Exams and IVs in the ‘World’s Cleverest Country’
The intense pressure facing high school students as they prepare for the controversial “gaokao” college entrance exam is well known. As 9.5 million candidates fiercely compete for the 6.5 million available seats in China’s post-secondary institutes, they do so under high expectations from their parents and grandparents, as the “One-Child Policy” often puts hopes for security in old-age on the shoulders of a single young student. Preparing for this make-or-break exam can wear a student down, and there have been reports of the extreme measures sometimes taken to keep them going:
The footage from above was taken in a Hubei high school. Images of the scene have been circulating the Internet since a student posted them on her Weibo account last week. ChinaSMACK has translated the original press coverage and a collection of netizen reactions. Shanghai Daily has more on the use of intravenous study aids in Hubei classrooms:
Xiaogan City No. 1 High School said each student was subsidized 10 yuan (US$1.6) by the provincial education bureau for amino acid injection to relieve their stress ahead of the National College Entrance Exams.
But the [Hubei education] bureau denied giving amino acid injection subsidies, the Beijing Times reported today.
[…]Li Jingren, a Beijing doctor, told the newspaper that the abuse of amino acid could harm to the students’ health and each bottle would cost nearly 100 yuan.
Sun Zhongshi, an expert with the State Food and Drug Administration, said students are prone to get cross-infection when receiving injections in the classroom. “Whether amino acid can improve memory remains a question.”
Global Times quoted a teacher from the Hubei high school, who was interviewed by local media:
“Some students were not feeling well these days due to the bad weather. As the exam is approaching, more students are coming for the IV drip at the clinic than its capacity can hold,” the teacher said.
“It is for this reason that the school has decided to let students have drips in the classroom.”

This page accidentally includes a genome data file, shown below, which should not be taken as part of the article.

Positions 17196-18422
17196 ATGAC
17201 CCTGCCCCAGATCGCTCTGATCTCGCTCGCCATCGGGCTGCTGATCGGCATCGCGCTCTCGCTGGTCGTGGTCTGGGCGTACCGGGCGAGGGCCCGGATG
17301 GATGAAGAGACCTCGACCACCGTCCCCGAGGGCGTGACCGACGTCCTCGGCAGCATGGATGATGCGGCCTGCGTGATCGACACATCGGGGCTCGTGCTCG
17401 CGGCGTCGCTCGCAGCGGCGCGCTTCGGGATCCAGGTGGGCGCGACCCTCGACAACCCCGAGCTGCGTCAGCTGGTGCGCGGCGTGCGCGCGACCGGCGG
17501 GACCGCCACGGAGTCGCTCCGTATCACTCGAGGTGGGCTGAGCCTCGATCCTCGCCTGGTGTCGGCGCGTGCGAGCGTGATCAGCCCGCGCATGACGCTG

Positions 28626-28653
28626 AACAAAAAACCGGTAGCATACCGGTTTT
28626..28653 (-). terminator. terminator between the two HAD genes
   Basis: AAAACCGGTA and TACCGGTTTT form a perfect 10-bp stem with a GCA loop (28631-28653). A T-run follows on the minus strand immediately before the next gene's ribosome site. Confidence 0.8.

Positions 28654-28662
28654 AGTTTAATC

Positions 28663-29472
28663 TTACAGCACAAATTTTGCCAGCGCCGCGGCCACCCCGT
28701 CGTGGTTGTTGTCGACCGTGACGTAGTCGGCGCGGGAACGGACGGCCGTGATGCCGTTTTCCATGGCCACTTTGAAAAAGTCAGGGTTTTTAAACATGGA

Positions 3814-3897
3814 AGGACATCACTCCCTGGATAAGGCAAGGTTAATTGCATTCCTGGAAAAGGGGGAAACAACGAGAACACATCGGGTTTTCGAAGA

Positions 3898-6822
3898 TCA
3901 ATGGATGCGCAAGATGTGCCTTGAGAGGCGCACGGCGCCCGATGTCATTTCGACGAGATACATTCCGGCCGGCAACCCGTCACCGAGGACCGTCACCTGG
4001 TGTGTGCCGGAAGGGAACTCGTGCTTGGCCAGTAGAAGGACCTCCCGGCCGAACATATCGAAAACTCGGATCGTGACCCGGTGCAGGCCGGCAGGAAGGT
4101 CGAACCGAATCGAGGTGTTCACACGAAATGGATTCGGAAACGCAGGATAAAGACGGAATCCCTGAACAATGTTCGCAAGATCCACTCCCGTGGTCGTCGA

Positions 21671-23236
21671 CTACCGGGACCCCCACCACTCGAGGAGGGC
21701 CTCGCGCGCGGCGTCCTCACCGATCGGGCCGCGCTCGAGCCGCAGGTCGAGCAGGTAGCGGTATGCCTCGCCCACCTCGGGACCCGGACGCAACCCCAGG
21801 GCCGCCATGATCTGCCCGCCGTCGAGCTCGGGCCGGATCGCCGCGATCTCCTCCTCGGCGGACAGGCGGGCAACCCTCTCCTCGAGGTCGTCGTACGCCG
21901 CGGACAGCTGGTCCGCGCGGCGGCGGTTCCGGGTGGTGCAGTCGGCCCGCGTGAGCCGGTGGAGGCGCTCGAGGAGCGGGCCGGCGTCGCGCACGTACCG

[…]Students may not need to use the IV drips but they are willing to give it a try when they see their classmates are doing so, Yang Dongping, director of the 21st Century Education Research Institute, an NGO that researches educational policy, told the Global Times.
“It is useless to talk about whether it is effective to have IV drips for energy supplement at the moment. The case shows the competition for entering a prestigious college is extremely harsh for these students,” Yang said.
As fierce competition leads to questionable practices on the domestic stage, it may also be contributing to Chinese success in international student assessment campaigns. In 2009, students in Shanghai outshone those in the U.S. on global assessment exams administered by the Organization for Economic Cooperation and Development, leading to an internal debate about the merits of China’s education system. The next round of the OECD exams takes place this year, and BBC looks at the 2009 results to ask if China is the “world’s cleverest country”. They talked to Andreas Schleicher, coordinator of the OECD’s international exam, for his take on China’s statistical superiority:
Mr Schleicher says the unpublished results reveal that pupils in other parts of China are also performing strongly.
“Even in rural areas and in disadvantaged environments, you see a remarkable performance.”
[…]The Chinese government has so far not allowed the OECD to publish the actual data.
But Mr Schleicher says the results reveal a picture of a society investing individually and collectively in education.
On a recent trip to a poor province in China, he says he saw that schools were often the most impressive buildings.
[…]”You get an image of a society that is investing in its future, rather than in current consumption.”
There were also major cultural differences when teenagers were asked about why people succeeded at school.
“North Americans tell you typically it’s all luck. ‘I’m born talented in mathematics, or I’m born less talented so I’ll study something else.’
[…]”In China, more than nine out of 10 children tell you: ‘It depends on the effort I invest and I can succeed if I study hard.’
“They take on responsibility. They can overcome obstacles and say ‘I’m the owner of my own success’, rather than blaming it on the system.”